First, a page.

William Ashton: Continue On
When stories are told of the Martin Handcart Company, of their sufferings and sacrifice; of their rescue and struggle, the story of this one family surely needs to be remembered.
William and Sarah Ashton left England in May 1856 on the ship Horizon with their children Betsey, Sarah Ellen, Mary, and Elizabeth Ann. They left all behind, including their youngest, Esther who had passed away just before the journey.
The family arrived in Boston and while they waited to board the train to Iowa City, Elizabeth Ann, just 2, also passed away. The family continued on and eventually found themselves in Iowa waiting for handcarts. The handcarts were late in coming and the emigrants of the Martin Handcart Company did not depart the Iowa City campground until July 28, 1856.
The family pulled their handcart 300 miles across Iowa to Florence, Nebraska. There, Sarah Ann Barlow Ashton gave birth to a baby girl, but Sarah, weakened by all that she had endured, did not survive. August 26, 1856, she passed away at Cutler’s Park. The family continued on, and then September 11, the newborn infant passed away and was buried on the plains of Nebraska, 9 miles west of Prairie Creek.
One can only imagine the burden of grief the family bore as they continued on to Fort Laramie, Wyoming. There on October 9, 1856, William and a few others enlisted in the United States Army. It was not unusual for a cash inducement to be offered to recruits in the wilderness, as well as draws on the commissary in advance of future pay. Perhaps William saw this as a way to provide necessary food and supplies for his 3 girls, whom, it is presumed, he left in the care of the Barlow family.
While Betsey, Sarah, and Mary continued on, William their father, remained behind at Fort Laramie. Ten days later, severe winter storms caught the Martin Company on the banks of the North Platte River. Rumors reached William that none of the Martin Handcart Company survived. William, the Englishman, served five years as a foot soldier in the U.S. army making his way from Wyoming, to Kansas, and finally to California. Upon his discharge he vanished from the records.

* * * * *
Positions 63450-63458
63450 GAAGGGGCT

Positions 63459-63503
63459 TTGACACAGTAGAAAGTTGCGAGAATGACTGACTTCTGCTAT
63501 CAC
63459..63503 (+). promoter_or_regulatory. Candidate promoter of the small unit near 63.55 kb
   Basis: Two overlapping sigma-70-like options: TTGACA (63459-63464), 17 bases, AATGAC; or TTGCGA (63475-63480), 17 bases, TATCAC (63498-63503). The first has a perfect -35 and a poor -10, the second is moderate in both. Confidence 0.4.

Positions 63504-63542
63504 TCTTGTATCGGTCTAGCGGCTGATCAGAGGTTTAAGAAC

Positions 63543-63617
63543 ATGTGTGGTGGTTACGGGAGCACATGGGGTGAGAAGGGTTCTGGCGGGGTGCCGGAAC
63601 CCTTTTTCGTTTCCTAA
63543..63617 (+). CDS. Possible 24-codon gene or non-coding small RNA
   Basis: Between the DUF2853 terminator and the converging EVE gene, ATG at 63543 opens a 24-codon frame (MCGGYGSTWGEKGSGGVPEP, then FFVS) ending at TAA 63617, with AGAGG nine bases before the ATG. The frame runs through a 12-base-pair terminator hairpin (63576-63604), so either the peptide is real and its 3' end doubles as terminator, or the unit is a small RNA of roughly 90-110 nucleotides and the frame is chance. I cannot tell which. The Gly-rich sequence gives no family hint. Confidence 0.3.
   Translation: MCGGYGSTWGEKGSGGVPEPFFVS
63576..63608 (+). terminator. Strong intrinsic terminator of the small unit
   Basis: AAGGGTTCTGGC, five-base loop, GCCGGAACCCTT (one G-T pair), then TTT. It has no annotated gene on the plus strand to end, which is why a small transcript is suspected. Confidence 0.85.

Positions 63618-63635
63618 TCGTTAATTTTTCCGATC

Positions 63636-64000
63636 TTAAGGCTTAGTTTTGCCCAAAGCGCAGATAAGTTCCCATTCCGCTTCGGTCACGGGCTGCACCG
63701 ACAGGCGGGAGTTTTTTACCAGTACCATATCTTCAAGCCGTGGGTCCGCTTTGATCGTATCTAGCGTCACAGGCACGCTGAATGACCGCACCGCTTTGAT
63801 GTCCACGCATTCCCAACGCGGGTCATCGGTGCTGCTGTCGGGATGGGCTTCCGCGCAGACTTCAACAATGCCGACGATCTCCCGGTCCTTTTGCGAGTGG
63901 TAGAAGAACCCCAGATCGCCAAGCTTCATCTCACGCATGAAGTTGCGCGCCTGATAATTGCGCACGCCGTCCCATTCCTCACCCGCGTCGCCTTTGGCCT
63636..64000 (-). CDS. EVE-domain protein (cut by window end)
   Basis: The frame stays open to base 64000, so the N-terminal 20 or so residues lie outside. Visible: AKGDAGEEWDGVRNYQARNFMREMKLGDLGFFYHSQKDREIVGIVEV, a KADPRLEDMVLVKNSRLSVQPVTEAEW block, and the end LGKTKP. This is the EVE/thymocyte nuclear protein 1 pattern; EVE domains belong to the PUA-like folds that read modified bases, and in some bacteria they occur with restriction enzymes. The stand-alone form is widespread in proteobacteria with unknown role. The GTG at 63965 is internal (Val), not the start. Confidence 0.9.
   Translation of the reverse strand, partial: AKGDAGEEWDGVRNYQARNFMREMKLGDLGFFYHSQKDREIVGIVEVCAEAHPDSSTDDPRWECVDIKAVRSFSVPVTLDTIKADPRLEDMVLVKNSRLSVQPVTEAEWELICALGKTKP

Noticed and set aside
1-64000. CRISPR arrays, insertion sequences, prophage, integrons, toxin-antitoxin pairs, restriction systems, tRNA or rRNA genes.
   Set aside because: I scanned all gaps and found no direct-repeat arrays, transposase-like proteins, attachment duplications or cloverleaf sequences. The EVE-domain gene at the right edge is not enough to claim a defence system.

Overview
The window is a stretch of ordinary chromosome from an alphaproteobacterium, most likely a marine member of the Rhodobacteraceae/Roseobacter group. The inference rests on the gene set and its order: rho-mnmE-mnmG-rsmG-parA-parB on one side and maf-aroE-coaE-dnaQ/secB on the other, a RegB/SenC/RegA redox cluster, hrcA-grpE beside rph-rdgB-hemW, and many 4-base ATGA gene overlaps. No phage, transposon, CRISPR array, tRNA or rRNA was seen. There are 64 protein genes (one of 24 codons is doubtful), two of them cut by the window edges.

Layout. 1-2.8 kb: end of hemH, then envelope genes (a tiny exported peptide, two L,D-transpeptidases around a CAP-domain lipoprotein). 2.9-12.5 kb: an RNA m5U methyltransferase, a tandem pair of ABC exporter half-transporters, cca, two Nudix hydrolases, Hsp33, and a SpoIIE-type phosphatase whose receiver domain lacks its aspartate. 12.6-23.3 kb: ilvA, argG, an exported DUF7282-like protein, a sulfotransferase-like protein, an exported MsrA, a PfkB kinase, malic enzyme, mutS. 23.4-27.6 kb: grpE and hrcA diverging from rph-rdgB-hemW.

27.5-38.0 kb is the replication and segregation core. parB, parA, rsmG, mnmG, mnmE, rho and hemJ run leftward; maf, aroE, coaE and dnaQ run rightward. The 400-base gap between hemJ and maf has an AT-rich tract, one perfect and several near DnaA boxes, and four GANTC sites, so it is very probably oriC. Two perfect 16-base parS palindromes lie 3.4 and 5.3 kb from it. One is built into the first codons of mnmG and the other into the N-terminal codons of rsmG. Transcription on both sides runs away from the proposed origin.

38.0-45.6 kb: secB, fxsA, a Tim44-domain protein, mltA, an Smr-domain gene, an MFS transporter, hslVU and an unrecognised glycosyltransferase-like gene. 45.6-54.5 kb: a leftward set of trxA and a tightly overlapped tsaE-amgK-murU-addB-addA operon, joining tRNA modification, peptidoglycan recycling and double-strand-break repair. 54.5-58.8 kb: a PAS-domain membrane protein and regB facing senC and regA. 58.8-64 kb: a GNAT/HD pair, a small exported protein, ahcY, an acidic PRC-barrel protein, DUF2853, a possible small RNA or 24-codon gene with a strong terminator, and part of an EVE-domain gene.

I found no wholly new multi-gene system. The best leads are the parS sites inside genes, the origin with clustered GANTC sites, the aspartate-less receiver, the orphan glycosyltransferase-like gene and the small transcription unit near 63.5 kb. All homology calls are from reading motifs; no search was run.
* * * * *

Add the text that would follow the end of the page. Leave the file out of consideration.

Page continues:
The three girls suffered with the handcart saints at Red Buttes Camp near the Platte River. There 11 year-old Betsy succumbed to the cold and passed away. Sarah and Mary continued on to the Valley. In the bitter cold journey, Sarah lost her sight in one eye.
In time, both girls would marry, Sarah to Thomas Beckstead and Mary to Isaac Wardle. Mary and Isaac were expecting a child. At his birth they would name him William Ashton Wardle and while he would live to good age, his mother, Mary passed away at his birth.
Now, of a family of 8, only Sarah continued on. She was a devoted wife, mother, and disciple of the Lord. She and Thomas had 10 children and eventually settled in the small farming community of Whitney, Idaho. Then sometime after December of 1888, a man named Clark brought a copy of the Latter-day Saint’s Millennial Star, published in England, to Sarah’s door. In it was the following ad, “Wanted: Elder William Ashton is very anxious to learn the address of any one or all of his daughters, Betsey, Sarah, and Mary who emigrated from Stockport, England on the 18th of May, 1856. They crossed the plains in one of the “Handcart Companies. Brother Ashton’s address is Charlesworth, near Broadbottom, Derbyshire, England. –Utah Papers please copy.”
After 33 years apart, William was reunited with his family.
If I take one thing from this unusual story it is that no matter what happens to us and our families, continue on in faith, and God willing, all will be made right in the end.
Tell My Story Too by Jolene Allphin p. 159-160
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Artwork by Julie Rogers